Thursday, March 13, 2008

August Rush, revisited

Now that the movie, August Rush, is out on DVD, interest in the film is high, and many people are finding my blog with the search terms "August Rush true story."

I just want to clarify this for any one who might be under the impression that the story of August Rush has any relationship to reality: It is not a true story! The movie is pure fantasy, with so many logical loopholes that it is hard to set them aside and enjoy the movie, even though there is a cellist in it.

Here is a quote from the boy (whose name is later changed to August Rush by the Wizard, played by Robin Williams) beginning of the movie that should give you a clue:
I believe in music the way some people believe in fairy tales. But I hear it came from my mother and father. Once upon a time, they fell in love.
The boy is growing up in an Dickensonian orphanage in an isolated location in upstate New York, the product of a one-night stand between an Irish guitarist and a cellist (during which so few words were exchanged so "lust" might be the more operative word), sheltered from real life by her father, who manages to give her baby up for adoption without telling her, by telling her that it died and forging her signature on the adoption papers.

But, the story goes on. The child, now 11 years old, has refused to be adopted because he is waiting for his real parents to show up. One wonders how he managed to convey his wishes to social workers as an infant. He hears the music in the grasslands all around him, but has never seen a guitar or a piano, so one has to assume he has never left the grounds of the orphanage, and the orphanage has no tvs, radios, CD players, Internet, or iPods.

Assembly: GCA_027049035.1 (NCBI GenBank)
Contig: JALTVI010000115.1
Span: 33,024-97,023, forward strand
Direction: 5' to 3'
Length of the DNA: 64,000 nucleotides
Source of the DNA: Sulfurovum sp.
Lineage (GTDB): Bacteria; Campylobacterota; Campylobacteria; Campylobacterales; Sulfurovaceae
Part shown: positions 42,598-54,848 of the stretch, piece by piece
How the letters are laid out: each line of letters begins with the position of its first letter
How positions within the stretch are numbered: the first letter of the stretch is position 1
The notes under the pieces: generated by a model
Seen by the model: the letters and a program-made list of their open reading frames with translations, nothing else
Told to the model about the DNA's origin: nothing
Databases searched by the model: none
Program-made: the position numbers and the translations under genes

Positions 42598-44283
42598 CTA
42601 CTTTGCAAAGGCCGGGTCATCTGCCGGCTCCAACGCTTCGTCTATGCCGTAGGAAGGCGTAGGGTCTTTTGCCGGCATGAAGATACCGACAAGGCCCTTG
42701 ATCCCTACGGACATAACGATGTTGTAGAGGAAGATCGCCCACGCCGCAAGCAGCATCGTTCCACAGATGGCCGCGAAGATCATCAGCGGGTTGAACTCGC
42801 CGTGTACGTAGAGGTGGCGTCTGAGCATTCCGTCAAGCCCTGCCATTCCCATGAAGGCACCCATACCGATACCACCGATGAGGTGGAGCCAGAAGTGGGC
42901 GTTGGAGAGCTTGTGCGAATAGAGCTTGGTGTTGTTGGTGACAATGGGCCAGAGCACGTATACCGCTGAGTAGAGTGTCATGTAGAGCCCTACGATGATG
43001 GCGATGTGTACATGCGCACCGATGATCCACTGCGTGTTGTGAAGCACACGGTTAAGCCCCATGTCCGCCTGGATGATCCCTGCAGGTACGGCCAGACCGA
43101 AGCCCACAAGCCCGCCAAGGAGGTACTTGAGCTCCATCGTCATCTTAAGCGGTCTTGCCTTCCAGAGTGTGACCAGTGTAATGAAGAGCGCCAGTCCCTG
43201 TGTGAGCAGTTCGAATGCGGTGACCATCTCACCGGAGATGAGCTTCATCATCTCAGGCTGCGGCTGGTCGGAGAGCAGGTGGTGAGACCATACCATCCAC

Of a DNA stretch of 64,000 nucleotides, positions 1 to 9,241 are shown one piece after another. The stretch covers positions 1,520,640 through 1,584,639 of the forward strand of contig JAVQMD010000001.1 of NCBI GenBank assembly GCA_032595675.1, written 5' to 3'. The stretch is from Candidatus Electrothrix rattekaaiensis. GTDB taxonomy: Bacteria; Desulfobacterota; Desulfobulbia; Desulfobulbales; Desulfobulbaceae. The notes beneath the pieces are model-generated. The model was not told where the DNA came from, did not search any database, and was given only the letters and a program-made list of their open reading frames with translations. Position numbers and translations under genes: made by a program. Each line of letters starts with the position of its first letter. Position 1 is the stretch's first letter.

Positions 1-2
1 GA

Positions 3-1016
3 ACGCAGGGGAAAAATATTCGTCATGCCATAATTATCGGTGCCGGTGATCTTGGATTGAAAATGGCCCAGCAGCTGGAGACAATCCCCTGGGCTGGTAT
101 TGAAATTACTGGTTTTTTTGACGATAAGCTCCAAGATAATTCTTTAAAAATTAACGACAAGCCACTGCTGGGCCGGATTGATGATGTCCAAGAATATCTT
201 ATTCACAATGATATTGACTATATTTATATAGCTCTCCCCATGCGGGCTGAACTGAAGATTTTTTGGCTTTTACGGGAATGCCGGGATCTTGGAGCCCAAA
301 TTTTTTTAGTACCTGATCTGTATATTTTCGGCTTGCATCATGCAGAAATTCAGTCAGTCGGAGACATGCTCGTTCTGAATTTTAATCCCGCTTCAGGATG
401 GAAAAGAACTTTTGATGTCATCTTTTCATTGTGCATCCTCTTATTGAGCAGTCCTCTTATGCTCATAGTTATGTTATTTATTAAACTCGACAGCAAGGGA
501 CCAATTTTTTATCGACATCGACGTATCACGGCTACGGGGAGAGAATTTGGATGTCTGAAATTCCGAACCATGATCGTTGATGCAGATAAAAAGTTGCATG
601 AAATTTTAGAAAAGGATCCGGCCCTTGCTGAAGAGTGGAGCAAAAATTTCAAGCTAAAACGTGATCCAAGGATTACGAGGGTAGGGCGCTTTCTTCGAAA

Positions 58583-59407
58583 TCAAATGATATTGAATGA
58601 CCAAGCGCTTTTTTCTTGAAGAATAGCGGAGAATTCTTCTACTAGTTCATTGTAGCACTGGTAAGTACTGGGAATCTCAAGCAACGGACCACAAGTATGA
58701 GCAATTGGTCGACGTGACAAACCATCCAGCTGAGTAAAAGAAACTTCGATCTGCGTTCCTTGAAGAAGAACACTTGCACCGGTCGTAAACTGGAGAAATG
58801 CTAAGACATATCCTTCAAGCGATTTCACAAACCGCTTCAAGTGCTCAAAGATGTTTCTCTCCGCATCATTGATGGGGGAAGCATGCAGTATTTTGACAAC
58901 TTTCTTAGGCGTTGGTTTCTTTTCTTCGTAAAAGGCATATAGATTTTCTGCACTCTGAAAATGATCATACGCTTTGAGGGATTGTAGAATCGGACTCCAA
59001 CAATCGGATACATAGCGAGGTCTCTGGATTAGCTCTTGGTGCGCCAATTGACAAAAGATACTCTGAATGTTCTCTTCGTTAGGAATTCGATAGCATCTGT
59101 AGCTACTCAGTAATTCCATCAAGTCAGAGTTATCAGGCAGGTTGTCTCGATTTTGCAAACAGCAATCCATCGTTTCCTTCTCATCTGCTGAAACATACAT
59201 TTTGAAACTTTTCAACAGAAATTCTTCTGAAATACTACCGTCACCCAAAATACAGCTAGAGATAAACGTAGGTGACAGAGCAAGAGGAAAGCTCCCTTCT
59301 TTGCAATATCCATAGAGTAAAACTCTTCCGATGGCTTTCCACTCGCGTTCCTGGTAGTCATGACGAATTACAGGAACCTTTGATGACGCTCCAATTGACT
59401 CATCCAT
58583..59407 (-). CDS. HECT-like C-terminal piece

The boy decides to go to New York City to find his parents, and quickly is found by a street urchin gang of musical prodigies who live in an abandoned theater with their "protector," Robin Williams (modeled after Fagin and his band of pickpockets in "Oliver") and learns to play the guitar and the organ. Shortly after that he is not only enrolled in Julliard, but he has become a composer and has written a symphony that he will conduct at a huge concert in Central Park. Oh, and his mother, who hasn't picked up the cello in 11 years, is also on the program as a Julliard grad, playing a solo with the same orchestra. And his dad is in town for a gig.

I like fairy tales and magic and ambiguity, but I like believable unbelievability, if you know what I mean. This movie just asks me to suspend disbelief a few too many times.

On the other hand, if there had been a little more cello playing, and cello playing not smothered by guitar playing, I might have suspended a boatload of disbelief.


Anonymous said...

hi, i saw August Rush just a view weeks ago (it took some time to be able to watch the movie on DVD in Germany...:) ) and because I also play the cello I was excited. Since then i am trying to find out what kind of piece this introduction cello part is? Do you happen to know? thanks! sarah

Maricello said...

The only information I have on the cello music is from Wikipedia, which says: "The final number with Lyla and Louis begins with Lyla playing the Adagio-Moderato from Edward Elgar's Cello Concerto in E Minor."

Anonymous said...

thank you very much!